Sick WhatsApp messages, a Nazi-style mask and an anarchist cookbook: ‘arrogant’ Cambridge graduate, 24, jailed on terrorism charges

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A Cambridge graduate was called “arrogant” and “highly manipulative” while jailed for a terrorism offense.

Oliver Bel, 24, was locked up for two years after discovering he had the “Anarchist Cookbook”, which contains instructions on how to make a bomb.

Bel also posted Racist Hate Online, where he sympathized with the Nazis and made anti-Semitic comments.

He also described homosexuality as “kinky” and in a WhatsApp chat said “kill all n ******”.

On Facebook, Bel said he wanted to “party”.

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“The real concern in your case was that your conduct may have the effect of encouraging other people with an extreme state of mind to take an extreme course,” Judge Alan Conrad QC said at Manchester Crown Court.

The judge said Bel, who has been diagnosed with Asperger’s syndrome, can “exploit ‘his condition’ when it suits him” and described him as “highly manipulative”.

Bel refused to wear a face mask under coronavirus rules at the start of his trial, but complied after the judge said he could withdraw his bail and place him in pre-trial detention.

He said it was his “human right” not to wear a mask, then claimed that wearing a mask would affect his health.

“Photographs retrieved from your phone showed you that you wore a Nazi-type mask quite willingly,” the judge said.

“All of this shows that you are an arrogant young man, who was trying to assert his authority over the court, and who believes himself superior to others.”



Manchester Crown Court

Bel, who graduated from Pembroke College at Cambridge University after studying mathematics, was convicted of possession of a document containing information useful for terrorism after a trial.

“Your statements were heinous to all in their right mind, as were the despicable messages you kept on your cell phone, a device you didn’t want the police to own and deceptively trying to cover up,” the judge said.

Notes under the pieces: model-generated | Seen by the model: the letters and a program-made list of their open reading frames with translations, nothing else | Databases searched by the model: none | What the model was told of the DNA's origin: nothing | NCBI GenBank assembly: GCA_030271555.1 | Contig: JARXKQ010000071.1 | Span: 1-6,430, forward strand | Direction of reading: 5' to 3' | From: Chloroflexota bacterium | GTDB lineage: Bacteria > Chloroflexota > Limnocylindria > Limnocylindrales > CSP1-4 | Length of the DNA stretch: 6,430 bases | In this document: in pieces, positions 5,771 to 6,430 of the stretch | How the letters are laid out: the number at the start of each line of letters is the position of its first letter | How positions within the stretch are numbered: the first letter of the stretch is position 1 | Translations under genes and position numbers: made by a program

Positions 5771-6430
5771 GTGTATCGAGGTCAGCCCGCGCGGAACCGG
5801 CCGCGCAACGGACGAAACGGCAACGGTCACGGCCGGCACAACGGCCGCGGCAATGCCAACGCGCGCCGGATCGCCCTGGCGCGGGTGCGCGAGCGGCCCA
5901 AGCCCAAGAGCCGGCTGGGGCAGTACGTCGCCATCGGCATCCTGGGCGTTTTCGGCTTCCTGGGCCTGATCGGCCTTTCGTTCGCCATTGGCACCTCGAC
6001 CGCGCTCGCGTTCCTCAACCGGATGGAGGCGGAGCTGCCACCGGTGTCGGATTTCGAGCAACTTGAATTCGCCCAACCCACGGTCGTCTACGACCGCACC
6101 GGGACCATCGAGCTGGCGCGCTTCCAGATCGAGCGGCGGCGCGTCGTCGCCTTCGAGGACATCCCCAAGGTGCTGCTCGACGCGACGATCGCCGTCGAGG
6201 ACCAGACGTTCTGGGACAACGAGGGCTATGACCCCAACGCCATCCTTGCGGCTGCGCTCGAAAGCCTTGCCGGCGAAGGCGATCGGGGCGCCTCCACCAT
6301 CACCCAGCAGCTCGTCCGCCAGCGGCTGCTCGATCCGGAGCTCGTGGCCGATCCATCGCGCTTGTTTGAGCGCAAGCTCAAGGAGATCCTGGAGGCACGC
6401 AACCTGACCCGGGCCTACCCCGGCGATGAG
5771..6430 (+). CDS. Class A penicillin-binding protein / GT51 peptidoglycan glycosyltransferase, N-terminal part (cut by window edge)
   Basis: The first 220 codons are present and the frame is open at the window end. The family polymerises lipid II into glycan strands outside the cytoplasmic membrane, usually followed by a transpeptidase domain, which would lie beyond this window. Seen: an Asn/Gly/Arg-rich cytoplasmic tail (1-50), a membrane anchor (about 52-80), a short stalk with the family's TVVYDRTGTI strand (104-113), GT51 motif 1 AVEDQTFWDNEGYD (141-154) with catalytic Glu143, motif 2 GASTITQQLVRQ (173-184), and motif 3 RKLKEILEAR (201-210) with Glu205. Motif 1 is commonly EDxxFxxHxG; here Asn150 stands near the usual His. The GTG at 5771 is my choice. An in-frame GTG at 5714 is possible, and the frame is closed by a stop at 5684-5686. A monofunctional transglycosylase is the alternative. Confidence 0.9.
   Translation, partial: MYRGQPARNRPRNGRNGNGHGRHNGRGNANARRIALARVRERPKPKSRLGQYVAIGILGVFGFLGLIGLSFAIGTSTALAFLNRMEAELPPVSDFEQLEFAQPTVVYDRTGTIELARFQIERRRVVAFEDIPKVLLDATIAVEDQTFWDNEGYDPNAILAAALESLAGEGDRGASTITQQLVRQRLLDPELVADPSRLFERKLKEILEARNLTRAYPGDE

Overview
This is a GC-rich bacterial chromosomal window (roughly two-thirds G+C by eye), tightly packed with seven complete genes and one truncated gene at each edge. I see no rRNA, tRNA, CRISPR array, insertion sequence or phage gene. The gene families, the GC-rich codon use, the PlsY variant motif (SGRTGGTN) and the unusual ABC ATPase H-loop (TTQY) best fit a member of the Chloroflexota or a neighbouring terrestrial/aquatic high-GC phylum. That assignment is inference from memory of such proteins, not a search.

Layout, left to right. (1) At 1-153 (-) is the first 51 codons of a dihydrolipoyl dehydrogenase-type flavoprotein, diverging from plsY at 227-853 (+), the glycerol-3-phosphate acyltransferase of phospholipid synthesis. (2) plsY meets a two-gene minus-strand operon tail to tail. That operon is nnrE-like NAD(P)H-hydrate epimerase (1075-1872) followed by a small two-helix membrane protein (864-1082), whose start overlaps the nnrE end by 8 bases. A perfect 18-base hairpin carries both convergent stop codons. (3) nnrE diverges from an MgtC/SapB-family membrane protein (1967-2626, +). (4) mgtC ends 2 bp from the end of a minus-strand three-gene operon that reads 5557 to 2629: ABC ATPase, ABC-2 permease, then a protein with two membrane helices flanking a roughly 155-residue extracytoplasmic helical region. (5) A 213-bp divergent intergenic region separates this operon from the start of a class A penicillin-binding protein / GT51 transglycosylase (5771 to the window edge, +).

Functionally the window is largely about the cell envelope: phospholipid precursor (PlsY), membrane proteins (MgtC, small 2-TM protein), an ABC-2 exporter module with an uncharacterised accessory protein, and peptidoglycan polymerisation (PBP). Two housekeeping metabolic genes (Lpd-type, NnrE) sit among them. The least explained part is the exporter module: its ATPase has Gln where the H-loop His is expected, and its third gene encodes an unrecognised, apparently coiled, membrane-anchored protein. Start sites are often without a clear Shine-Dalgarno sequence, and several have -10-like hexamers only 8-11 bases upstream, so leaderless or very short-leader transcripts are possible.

“I stress that I am not punishing you for your political opinions, which, however repulsive they are, were opinions that you are entitled to have, provided you do not cross the line of criminality.

“I observe, however, how deeply disheartening to see a young man like you, blessed with high intelligence, whose heart is filled with so much hatred for all kinds of people who have done you no harm and which pose no threat to you. “

Bel came to the attention of the Counterterrorism Unit in Cambridge, after his guardian reported anti-Semitic comments he posted online.

He encountered the police as part of the Prevent program, but his behavior continued.



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After revealing that he was the author of leaked posts on the far-right Iron March website, police attended his home in Salford.

In an article, Bel had described the Jews as “parasites” and declared that “extermination is the best option” for them “.

During a search of the property, Bel told officers he had the anarchist cookbook.

It was discovered that he had been in contact with like-minded people including Alex Davies, the founder of the banned neo-Nazi group National Action.

During last month’s trial, Bel claimed he had the document for academic research.

Her lawyer Abigail Bright had asked that Bel be spared jail time, but the judge said the case was too serious.

The court heard that the probation service found he had a “complete lack of understanding” of the seriousness of his actions.

“Unfortunately, the signs do not bode well for your rehabilitation at this time,” Judge Conrad said.

Bel, from Eccles Old Road, received a two-year sentence, with an additional year on the license.

Following the hearing, Superintendent Will Chatterton, Counter Terrorism Policing North West, said: “Although Bel pleaded not guilty to the charges, the evidence presented in court by the investigative team led him to be imprisoned and I hope that shows the determination we have to eradicate this type of extremely dangerous terrorist activity.

“We are committed to bringing to justice anyone who poses a risk to our communities and I urge the public to immediately report any concerns about suspicious behavior to us.

“The reporting will not ruin lives, but it could save them.”

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